- Approach the vehicle.
- Greet the driver.
- Interview the driver.
- Collect the driver’s documentation.
- Check for hazardous materials or dangerous goods.
- Identify the truck’s carrier.
- Examine the driver’s license.
- If applicable, check the driver’s medical and skill certificates.
- Check the driver’s record of duty status.
- Review the driver’s daily vehicle inspection report.
- Review the vehicle’s periodic inspection reports.
- Prepare the driver for a vehicle inspection.
- Examine the front of the tractor.
- Examine the left front side of the tractor.
- Examine the left saddle tank area.
- Examine the trailer front.
- Examine the left rear tractor area.
- Examine the left side of the trailer.
- Examine the left rear trailer wheels.
- Examine the rear of the trailer.
- Examine double, triple, and full trailers.
- Examine the right rear trailer wheels.
- Examine the right sighed of the trailer.
- Examine the right rear tractor area.
- Examine the right saddle tank area.
- Examine the right front side of the tractor.
- Examine the steering axle.
- Examine axles 2 and 3.
- Examine axles 4 and 5.
- Examine the brake adjustment.
- Check the Tractor Protection System.
- Check the brake system warning devices.
- Test the air loss rate.
- Examine the steering wheel lash.
- Examine the fifth wheel movement.
- Complete the inspection, and inform the driver of any violations.
How to Prepare for a DOT Inspection
There are a few easy steps you can take to get prepared for a Level 1 inspection. If you take these steps throughout your normal operations, then an inspection will go from an annoyance to another part of the job. Here the recommended tips to follow to prepare for these inspections:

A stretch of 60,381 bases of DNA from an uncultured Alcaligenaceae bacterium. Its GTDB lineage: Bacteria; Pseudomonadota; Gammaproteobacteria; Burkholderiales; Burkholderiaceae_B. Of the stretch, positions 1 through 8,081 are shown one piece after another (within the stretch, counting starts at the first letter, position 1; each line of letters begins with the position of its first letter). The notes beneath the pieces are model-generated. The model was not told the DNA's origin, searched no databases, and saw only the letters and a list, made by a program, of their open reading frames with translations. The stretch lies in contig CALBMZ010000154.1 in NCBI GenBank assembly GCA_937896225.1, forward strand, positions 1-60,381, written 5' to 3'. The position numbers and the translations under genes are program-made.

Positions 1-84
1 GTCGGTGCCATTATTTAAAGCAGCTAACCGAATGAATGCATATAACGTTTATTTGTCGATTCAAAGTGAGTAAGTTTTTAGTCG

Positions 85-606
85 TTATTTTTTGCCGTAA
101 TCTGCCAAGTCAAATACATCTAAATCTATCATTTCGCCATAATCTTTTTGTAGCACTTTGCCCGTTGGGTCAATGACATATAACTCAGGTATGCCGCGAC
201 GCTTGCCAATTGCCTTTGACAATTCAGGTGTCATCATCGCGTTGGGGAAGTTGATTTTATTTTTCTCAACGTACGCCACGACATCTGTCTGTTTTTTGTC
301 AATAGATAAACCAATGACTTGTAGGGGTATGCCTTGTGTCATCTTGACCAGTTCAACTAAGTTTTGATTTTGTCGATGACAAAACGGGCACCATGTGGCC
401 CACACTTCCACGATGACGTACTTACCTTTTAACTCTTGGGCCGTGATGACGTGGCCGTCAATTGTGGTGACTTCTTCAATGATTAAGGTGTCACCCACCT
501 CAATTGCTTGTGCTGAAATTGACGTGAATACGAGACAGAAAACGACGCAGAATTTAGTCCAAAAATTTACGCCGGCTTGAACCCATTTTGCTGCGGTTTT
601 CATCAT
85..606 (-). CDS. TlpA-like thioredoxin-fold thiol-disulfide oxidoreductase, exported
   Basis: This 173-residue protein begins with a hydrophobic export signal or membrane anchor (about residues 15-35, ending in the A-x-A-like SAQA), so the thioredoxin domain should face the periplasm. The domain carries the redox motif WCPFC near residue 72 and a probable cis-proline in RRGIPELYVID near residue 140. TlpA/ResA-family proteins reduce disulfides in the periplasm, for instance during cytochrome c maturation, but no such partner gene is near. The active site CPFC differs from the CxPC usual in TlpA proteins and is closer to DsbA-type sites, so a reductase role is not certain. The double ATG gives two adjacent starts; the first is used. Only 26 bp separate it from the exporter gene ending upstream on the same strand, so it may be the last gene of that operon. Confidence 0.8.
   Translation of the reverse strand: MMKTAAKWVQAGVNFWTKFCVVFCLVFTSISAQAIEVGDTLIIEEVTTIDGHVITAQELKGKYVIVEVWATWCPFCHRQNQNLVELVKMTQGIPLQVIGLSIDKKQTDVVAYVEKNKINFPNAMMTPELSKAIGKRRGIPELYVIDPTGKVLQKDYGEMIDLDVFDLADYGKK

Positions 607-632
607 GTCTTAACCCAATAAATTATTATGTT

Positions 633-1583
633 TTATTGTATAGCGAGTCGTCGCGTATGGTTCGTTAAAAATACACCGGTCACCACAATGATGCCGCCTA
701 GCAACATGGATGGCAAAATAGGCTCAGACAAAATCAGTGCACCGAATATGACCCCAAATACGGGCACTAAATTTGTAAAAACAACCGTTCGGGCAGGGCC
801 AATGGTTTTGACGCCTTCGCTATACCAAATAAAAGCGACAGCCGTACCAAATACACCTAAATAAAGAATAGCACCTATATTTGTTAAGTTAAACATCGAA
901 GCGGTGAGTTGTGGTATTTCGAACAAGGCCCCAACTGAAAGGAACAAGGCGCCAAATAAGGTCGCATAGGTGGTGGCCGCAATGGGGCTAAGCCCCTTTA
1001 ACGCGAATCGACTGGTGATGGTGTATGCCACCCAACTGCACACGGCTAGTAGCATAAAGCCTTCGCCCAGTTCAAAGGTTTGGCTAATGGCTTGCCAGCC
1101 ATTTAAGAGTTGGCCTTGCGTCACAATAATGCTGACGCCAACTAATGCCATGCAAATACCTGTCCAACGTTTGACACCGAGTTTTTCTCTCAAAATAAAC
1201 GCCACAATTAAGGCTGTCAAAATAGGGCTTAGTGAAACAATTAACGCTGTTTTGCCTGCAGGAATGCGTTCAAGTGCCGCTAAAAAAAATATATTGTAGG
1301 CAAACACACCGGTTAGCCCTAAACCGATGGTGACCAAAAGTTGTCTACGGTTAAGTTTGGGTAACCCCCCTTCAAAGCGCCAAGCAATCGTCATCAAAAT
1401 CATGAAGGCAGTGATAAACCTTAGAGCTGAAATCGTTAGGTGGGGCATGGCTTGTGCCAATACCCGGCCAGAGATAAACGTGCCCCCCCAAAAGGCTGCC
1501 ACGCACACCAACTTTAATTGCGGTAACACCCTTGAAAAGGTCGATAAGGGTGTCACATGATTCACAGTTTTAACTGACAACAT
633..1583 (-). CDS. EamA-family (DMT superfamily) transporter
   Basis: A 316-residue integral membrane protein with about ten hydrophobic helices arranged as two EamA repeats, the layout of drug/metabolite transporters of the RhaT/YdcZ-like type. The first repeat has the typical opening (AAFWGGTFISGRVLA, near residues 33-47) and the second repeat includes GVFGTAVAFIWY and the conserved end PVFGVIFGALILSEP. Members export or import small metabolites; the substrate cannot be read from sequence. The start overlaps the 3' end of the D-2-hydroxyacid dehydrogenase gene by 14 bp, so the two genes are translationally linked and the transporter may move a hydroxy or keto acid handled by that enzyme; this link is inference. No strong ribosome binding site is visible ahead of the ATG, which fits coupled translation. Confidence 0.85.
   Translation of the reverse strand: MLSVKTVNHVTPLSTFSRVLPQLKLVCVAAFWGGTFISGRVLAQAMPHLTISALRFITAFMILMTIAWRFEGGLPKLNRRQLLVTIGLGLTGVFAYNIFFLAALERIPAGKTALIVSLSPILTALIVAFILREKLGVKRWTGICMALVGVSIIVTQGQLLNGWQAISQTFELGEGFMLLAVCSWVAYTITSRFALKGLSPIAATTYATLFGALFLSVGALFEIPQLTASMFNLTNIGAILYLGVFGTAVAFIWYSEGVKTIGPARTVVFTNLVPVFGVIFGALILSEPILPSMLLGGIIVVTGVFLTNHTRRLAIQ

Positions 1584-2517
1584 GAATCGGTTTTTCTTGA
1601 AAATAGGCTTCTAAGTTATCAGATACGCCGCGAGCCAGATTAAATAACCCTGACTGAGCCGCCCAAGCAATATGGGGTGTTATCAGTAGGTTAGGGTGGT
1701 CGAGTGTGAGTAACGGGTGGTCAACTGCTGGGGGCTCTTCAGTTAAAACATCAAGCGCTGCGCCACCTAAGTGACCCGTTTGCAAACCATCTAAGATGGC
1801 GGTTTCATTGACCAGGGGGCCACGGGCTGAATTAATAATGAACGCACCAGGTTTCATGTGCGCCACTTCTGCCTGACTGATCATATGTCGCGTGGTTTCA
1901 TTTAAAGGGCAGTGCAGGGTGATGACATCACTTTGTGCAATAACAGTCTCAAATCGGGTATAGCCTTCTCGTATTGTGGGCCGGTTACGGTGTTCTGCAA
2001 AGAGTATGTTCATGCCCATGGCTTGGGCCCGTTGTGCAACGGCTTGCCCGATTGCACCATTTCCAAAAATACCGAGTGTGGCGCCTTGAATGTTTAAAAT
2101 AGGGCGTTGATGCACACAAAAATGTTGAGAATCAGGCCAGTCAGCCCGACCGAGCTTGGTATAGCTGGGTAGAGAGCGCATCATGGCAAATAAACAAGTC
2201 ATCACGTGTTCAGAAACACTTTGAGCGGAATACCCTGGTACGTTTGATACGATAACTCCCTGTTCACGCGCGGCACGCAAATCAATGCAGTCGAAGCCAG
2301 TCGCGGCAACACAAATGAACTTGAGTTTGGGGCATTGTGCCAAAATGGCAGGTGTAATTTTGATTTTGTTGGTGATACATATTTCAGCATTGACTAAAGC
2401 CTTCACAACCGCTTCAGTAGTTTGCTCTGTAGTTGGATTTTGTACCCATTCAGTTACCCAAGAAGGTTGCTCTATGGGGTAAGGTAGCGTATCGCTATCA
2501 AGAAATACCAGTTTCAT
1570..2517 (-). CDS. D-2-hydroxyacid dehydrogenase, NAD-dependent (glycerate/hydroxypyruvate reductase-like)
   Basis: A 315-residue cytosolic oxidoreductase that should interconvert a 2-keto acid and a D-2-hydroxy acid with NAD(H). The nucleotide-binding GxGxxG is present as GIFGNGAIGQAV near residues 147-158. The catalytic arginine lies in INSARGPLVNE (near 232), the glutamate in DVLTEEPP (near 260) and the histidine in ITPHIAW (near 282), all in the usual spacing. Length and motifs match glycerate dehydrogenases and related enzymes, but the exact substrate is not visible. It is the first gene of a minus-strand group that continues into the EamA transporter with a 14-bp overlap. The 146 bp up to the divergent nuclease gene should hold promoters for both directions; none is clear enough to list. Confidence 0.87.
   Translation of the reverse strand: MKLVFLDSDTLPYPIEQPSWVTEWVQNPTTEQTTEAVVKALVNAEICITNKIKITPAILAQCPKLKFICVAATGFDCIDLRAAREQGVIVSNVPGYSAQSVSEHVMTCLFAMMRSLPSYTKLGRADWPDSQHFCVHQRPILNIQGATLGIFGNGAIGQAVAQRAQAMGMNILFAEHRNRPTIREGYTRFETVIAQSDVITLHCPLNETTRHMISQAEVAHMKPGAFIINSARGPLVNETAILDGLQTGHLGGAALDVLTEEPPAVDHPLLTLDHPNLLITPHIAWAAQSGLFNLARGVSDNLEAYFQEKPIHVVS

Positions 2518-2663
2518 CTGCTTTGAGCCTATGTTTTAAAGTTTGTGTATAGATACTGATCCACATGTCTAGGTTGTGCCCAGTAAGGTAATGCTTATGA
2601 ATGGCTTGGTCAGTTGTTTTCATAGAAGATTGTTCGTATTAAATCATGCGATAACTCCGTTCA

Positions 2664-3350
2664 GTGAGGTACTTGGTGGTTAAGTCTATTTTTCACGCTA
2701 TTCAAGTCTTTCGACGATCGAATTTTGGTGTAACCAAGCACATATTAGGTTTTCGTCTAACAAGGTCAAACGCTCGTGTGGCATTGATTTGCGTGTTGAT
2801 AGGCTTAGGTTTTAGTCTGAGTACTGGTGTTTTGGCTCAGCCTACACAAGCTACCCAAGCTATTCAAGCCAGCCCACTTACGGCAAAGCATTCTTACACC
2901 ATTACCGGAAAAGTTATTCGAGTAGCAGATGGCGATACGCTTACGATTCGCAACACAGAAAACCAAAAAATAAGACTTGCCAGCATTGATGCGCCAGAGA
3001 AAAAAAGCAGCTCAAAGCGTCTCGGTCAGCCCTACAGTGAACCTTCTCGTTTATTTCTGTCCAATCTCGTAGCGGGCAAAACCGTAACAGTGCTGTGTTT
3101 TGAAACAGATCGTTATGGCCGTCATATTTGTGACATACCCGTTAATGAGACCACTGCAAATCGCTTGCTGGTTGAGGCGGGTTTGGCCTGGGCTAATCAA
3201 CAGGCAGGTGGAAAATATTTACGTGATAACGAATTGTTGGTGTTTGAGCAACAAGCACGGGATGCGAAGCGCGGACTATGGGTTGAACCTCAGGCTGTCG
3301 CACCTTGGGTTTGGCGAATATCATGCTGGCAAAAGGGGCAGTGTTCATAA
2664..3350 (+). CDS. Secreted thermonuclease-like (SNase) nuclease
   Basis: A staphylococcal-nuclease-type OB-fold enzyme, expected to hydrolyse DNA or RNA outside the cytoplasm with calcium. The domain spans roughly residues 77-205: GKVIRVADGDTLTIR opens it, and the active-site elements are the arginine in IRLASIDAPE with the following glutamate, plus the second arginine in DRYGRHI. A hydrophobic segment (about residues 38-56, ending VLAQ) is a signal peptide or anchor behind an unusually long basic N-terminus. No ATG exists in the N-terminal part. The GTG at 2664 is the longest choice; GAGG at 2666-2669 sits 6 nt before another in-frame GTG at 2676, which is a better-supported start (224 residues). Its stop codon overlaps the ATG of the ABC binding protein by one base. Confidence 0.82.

Organize Your Paperwork
As mentioned before, the inspector reviews paperwork and documents as part of the process. During a Level 1 DOT inspection, all driver and truck documents, from licenses to logs, will be reviewed by the inspector. Having your papers in order before the inspection will ensure that you have what you need at a moment’s notice.
Your drivers should have copies of all the paperwork that they need to complete the inspection. Give your drivers a designated spot in their trucks to keep these documents. Review this with your drivers regularly so that they don’t forget where these papers are kept.
Keep Your Trucks Maintained
Once the inspector reviews the papers, they will move on to checking your truck’s systems. Safety and mechanical systems will be reviewed inside and out to make sure that everything is running the way it needs to on the road.
If you want to ace this part of the inspection, then keeping up with the maintenance of your trucks is critical. Keep a schedule of what parts need to be replaced or checked by a mechanic. Use an automated reminder or scheduling system. That way, you can get notified when the different systems and parts of your truck need to be reviewed.
Do a Pre-Trip Inspection
While you need to do an official Level 1 inspection to pass for the year, doing an in-house inspection can help you pass the official one. This gives you a chance to review the inspection process for yourself, letting you familiarize yourself with everything the government will be looking for.
Treat this as a trial run for the real deal. Go through these steps for your pre-trip inspection to make sure that everything is in order:
- Complete a Walk-Around Inspection: Walk around the truck, checking for damaged parts. Mirrors, doors, weather stripping, and steps will be some of the exterior features you’ll be checking during this phase.
- Review Your Lights: Make sure there are no fogging or cracked lights, lenses, and headlights.
- Examine the Engine Compartment: Review all your engine internals, including all the pumps and housings, to ensure there aren’t any issues that need repairs.
- Check Your Tires: Review the tires for air pressure and blemishes. Make sure you use the recommended PSI for the tire pressure and that there are no cuts or abrasions on the tires that could lead to a blown tire.
- Examine the Brakes: DO a total review of the brakes, including a pass for cracked or broken parts. Also, perform brake checks, including static brake checks, applied pressure tests, and low-pressure warning tests.
- Test the Horns and Engine: Rev the engine and honk the horns inside the cabin to make sure that everything here is working well.
Once you’ve gone through this list, you should have done nearly everything that the DOT inspector will do for your truck. Catching an issue here means that you can get dinged by the inspector out on the road.
Review Your Driver’s Training